Atmospheric oxidation of N-PAC and nitro substituted N-PAC in water droplets

A. Feilberg, J. Holcman, T. Nielsen, K. Sehested

    Research output: Contribution to journalJournal articleResearchpeer-review


    A pulse radiolysis technique was used to study the formation of OH-adducts of quinoline (Q) and 5-nitroquinoline (5NQ) and the subsequent reactions of the OH-adducts with O-2 in both acidic and alkaline aqueous solution. The rate constants in alkaline solution were: k(Q+OH) = (9.0+/-1.0)lozenge 10(9) dm(3)mol(-1)s(-1), k(5NQ+OH)= (5.4+/-0.5)lozenge 10(9) dm(3)mol(-1)s(-1), k(Q-OH+O-2) = (9.9+/-0.9)?10(8) dm(3)mol(-1)s(-1) k(5NQ-OH+O-2) = (1.1+/-0.1)lozenge 10(6) dm(3)mol(-1)s(-1). The rate constants in acidic solution were: k(Q+OH)= (4.0+/-0.5)lozenge 10(9) dm(3)mol(-1)s(-1), k(5NQ+OH)=(1.4+/-0.1)lozenge 10(9) dm(3)mol(-1)s(-1), k(Q-OH+O-2) = (1.8+/-0.1)lozenge 10(7) dm(3)mol(-1)s(-1), k(5NQ-OH+O-2) = (8.7+/-0.6)lozenge 10(5) dm(3)mol(-1)s(-1). Absorption spectra of the OH-adducts were also measured. The results suggest that the lifetime of quinoline and 5-nitroquinoline with respect to reaction with OH in water droplets in the atmosphere is less than 1 hour. It is estimated that the degradation of Q is accelerated in the presence of aqueous droplets with comparable contributions from aqueous and gas phase chemistry at neutral pH. Under acidic conditions the aqueous phase degradation is predicted to dominate. For 5NQ the aqueous phase degradation is predicted to dominate regardless of pH.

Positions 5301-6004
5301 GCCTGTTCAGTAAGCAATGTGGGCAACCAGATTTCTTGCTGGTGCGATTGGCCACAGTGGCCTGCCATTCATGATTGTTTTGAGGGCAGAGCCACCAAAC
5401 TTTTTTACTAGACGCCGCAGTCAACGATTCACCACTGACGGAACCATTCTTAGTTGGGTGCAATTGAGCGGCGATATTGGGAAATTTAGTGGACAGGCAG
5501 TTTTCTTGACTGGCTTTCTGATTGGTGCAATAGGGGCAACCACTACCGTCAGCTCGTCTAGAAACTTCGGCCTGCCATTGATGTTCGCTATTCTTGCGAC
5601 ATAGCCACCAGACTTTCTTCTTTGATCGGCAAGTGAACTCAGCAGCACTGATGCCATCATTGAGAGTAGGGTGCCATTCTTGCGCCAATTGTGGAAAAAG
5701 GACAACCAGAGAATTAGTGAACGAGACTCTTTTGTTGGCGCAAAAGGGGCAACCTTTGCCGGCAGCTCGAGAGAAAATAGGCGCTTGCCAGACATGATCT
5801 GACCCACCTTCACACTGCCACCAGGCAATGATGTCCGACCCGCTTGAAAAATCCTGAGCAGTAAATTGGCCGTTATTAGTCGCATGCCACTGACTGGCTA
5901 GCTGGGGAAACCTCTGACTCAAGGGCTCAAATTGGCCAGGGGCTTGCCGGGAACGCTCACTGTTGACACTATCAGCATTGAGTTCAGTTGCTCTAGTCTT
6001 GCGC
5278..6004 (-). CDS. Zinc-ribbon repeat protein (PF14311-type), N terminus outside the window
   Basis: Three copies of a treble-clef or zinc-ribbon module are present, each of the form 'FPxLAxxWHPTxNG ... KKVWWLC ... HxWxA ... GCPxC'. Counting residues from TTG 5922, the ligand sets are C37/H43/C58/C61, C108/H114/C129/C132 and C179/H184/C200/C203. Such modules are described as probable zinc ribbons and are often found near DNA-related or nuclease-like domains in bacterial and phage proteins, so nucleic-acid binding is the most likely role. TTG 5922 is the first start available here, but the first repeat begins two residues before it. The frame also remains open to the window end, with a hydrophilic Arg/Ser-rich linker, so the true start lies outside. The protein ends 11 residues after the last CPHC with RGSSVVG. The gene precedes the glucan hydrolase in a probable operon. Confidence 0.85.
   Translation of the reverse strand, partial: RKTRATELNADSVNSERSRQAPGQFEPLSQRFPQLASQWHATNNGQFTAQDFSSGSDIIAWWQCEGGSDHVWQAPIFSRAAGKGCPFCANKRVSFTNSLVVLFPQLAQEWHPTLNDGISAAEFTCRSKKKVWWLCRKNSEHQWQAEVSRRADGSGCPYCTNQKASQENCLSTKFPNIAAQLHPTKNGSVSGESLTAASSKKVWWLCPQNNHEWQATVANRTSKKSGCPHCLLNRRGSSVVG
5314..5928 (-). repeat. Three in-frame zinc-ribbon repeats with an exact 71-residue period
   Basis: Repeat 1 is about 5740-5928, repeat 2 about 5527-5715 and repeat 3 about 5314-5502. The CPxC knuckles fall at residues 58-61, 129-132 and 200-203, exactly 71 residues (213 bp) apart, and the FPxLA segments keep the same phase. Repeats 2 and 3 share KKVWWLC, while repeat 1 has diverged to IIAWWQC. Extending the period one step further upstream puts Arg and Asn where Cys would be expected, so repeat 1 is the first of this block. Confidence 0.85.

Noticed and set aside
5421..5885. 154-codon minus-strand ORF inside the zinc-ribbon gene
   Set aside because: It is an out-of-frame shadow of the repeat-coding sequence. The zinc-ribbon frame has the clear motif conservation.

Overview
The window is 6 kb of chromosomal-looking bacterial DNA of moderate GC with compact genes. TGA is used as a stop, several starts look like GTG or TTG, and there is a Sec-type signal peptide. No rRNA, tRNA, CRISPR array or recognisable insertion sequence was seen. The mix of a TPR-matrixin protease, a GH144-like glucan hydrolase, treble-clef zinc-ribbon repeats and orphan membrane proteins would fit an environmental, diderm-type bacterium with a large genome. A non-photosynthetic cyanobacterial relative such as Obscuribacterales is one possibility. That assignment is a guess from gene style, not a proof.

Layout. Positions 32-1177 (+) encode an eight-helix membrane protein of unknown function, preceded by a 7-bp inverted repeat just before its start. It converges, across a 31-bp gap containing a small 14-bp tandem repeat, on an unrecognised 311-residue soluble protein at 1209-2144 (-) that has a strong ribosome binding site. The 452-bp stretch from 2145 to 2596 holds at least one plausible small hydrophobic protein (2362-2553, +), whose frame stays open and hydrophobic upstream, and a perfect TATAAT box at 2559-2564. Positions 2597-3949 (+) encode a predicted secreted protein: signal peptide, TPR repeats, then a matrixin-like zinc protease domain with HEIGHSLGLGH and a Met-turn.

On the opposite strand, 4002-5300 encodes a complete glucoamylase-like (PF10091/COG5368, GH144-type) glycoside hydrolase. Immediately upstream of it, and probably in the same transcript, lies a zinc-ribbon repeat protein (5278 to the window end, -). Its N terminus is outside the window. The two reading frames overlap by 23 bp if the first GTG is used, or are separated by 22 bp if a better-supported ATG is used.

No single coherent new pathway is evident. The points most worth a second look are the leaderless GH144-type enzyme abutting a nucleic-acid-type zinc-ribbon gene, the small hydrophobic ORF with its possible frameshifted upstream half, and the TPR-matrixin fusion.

Original languageEnglish
    JournalPolycyclic Aromatic Compounds
    Pages (from-to)137-150
    Publication statusPublished - 1999


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